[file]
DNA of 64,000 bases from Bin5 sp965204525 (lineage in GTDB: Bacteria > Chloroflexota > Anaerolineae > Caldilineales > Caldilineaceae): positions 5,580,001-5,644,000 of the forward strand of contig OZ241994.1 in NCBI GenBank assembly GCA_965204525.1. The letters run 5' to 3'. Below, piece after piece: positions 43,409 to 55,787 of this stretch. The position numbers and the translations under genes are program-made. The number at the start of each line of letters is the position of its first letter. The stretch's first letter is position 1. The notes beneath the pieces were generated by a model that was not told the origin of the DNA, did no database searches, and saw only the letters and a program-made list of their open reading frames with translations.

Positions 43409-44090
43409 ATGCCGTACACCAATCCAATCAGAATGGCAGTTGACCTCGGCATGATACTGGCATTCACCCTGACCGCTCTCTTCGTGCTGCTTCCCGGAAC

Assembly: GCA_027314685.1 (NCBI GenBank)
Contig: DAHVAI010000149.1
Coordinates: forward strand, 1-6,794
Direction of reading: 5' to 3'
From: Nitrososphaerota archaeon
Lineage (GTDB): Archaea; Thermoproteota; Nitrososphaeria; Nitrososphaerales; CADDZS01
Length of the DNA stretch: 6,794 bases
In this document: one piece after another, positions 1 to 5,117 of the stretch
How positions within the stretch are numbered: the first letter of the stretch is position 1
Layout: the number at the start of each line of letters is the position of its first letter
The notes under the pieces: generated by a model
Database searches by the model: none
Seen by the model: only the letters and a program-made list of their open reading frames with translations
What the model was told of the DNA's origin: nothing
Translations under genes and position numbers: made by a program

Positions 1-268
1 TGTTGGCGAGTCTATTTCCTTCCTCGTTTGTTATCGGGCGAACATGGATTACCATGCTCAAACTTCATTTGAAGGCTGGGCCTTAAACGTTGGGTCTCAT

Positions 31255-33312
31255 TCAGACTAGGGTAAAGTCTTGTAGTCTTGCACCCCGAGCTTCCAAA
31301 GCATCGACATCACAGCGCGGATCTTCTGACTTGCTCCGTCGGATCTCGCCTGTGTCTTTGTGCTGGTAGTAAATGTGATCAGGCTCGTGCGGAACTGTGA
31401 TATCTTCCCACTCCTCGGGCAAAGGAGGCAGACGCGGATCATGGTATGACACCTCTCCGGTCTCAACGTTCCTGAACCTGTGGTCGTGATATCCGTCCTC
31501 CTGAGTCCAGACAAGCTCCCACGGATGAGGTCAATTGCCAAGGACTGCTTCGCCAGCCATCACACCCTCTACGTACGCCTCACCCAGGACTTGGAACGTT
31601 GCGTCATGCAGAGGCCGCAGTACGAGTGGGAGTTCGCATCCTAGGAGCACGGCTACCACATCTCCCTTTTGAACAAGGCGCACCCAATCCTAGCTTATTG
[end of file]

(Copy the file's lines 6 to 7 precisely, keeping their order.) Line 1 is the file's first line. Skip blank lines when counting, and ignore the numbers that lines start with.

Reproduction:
Coordinates: forward strand, 1-6,794
Direction of reading: 5' to 3'